It works something like the proverbial Catch 22—we see beautiful bodies, then observe our own paunches, sags and cellulite. In despair, we self-medicate with food. A cycle begins. We get fatter, get sadder, and then get another bowl of ice-cream.
Most of us settle into less-than-perfect forms resulting from less-than-perfect eating habits.
Some, in a desperate attempt to straddle food and fitness, fall into the quagmire of disordered eating.
Two very prevalent types of eating disorders are anorexia nervosa and bulimia nervosa.
Anorexia is a misnomer. Anorexia literally means “no appetite,” but in reality sufferers are extremely hungry and obsess over food. Anorexia is characterised by severe, prolonged limiting of food intake and a refusal to maintain normal body weight. With it comes an irrational fear of becoming fat and cognitive distortion regarding one’s own body image. Often anorexics, who are typically underweight, think themselves fat. A high rate of adolescent girls develop anorexia, perhaps in an attempt to reduce an increasingly complicated life to one primary quest—to be thin.
The effects of anorexia can be grave.
Left untreated, anorexics often become amenorrhoic (without periods). The resultant low levels of oestrogen can contribute to bone loss, and a failure to shed the cells of the uterine lining each month can predispose a woman to female cancers. Malnourishment can open the door to heart problems, as was the case with singer Karen Carpenter, who died of an anorexia-related heart attack at the age of 32. A lack of fat “padding” can lead to bone and joint injury. Nervous-system challenges arise, including insomnia. The brain may actually shrink, exacerbating cognitive dysfunctions.
Although anorexics often feel a sense of pride about being thin, they can collapse in despair when the condition worsens to the point of health breakdown.
Up to 15 per cent of anorexics die—the highest fatality rate of any psychiatric illness. Most victims are young females.
Bulimia is Greek for “hunger of an ox.” This time the name matches the illness, for bulimics eat with a seemingly endless appetite. Characteristics include recurrent episodes of bingeing on high ‑ caloric foods, secretive eating, compulsive dieting, use of diuretics and laxatives, and self ‑ induced vomiting to “purge” excess, unwanted calories. While anorexics are thin, bulimics are typically average or a little overweight. They’re fully aware that their eating patterns are abnormal, but there’s a loss of control as the compulsion takes on a life of its own.
Typical post-binge emotions include a sense of self-loathing and shame.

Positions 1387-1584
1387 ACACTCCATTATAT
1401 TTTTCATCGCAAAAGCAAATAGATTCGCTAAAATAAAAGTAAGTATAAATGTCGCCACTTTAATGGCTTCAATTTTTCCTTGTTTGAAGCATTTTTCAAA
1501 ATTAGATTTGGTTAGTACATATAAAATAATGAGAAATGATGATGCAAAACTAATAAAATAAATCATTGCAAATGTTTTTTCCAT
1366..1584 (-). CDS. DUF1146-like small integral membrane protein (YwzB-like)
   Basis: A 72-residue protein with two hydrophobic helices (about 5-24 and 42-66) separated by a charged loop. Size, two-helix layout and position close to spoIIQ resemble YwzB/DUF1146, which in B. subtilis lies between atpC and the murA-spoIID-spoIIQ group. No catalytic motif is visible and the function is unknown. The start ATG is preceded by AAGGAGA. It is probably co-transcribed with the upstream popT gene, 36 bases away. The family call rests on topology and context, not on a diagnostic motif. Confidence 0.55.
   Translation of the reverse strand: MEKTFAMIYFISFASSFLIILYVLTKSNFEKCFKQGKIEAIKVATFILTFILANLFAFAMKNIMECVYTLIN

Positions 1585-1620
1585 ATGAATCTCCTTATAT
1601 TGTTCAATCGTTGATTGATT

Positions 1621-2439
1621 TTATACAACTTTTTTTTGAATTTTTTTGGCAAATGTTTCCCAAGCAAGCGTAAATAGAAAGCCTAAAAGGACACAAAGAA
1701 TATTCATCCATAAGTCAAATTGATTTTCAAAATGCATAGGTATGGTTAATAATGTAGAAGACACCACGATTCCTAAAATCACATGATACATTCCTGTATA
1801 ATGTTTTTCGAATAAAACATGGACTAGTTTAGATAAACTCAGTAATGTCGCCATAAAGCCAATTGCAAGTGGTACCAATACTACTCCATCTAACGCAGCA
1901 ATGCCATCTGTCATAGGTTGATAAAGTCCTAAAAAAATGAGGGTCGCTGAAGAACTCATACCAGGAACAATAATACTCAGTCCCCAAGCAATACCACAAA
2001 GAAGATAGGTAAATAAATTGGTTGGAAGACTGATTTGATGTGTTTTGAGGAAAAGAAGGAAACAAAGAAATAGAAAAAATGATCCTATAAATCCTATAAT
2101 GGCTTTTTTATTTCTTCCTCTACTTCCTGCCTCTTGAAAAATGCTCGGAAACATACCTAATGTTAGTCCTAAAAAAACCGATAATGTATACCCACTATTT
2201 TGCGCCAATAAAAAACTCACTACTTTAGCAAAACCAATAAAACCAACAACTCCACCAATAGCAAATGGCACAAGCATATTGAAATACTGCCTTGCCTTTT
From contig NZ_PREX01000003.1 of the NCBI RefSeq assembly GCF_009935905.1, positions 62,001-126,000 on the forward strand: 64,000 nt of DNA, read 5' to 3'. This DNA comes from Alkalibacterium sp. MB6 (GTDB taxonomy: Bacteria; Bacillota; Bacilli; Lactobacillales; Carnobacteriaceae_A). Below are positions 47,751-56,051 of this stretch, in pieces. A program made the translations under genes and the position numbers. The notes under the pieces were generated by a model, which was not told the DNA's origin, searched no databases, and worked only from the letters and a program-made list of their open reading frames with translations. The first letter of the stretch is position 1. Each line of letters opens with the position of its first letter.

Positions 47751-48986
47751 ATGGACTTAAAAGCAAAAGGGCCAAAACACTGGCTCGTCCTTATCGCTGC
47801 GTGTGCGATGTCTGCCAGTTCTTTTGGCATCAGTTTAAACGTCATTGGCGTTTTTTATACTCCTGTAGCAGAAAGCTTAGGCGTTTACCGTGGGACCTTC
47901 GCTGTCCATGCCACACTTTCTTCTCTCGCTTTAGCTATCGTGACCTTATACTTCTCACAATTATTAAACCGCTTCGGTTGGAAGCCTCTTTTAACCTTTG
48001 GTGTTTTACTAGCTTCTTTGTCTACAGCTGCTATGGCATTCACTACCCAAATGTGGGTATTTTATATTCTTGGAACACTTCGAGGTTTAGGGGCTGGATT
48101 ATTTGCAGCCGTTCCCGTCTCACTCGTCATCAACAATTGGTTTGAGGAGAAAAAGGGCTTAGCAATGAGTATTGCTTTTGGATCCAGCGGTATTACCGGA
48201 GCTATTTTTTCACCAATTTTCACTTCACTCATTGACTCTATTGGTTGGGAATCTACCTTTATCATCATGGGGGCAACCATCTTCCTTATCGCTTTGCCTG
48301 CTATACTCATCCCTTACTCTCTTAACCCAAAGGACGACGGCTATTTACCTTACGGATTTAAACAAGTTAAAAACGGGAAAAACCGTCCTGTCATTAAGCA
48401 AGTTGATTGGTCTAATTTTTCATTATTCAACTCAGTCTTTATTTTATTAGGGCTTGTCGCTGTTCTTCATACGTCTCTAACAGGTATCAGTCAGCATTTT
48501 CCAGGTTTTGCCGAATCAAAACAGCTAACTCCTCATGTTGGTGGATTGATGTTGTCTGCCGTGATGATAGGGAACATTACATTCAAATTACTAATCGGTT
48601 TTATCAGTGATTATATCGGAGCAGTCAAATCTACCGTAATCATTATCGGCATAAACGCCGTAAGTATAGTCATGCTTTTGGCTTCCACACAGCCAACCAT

The typical binge averages more than 14,300 kJ, but binges as high as 48,150 kJ have been reported. Some people force-feed themselves at such levels several times a day. Typical foods of choice include caloric ‑ dense junk foods such as biscuits and ice-cream, purchase of which causes food bills to skyrocket.
This eating disorder isn’t often as fatal as anorexia, but it can cause a heart attack by throwing off the balance of electrolytes that give the chemical signal necessary for the heartbeat. The digestive system of a bulimic is constantly insulted by both binge eating and frequent vomiting.
The stomach becomes overexpanded, and the pancreas can become inflamed as it is repeatedly jolted into action.
Oesophageal inflammation, loss of natural gag reflex, and a predisposition to oesophageal cancer can also result from frequent vomiting. The throat becomes strained and the vocal cords compromised from contact with stomach acid.
Bulimics sometimes experience swelling in the parotid glands, giving them a chipmunk-like appearance. Frequent use of laxatives results in the breakdown of the protective mucous lining of the intestine, leaving the bowel vulnerable to diseases of various kinds.
A telltale sign of bulimia are sores that develop on the back of the bulimic’s hands as a result of repeatedly shoving fingers down the throat. Impulse-control weaknesses pave the way for substance abuse, promiscuity and even shoplifting.
In attempting to understand complex issues, we often search for a simple answer. Eating disorders have no single cause, but rather an interplay of causes that can be summed up into three categories: psychological, biological and cultural.
Although it’s difficult to find a typical family profile for eating-disorder patients, there are certain prevailing psychological tendencies in both anorexia and bulimia.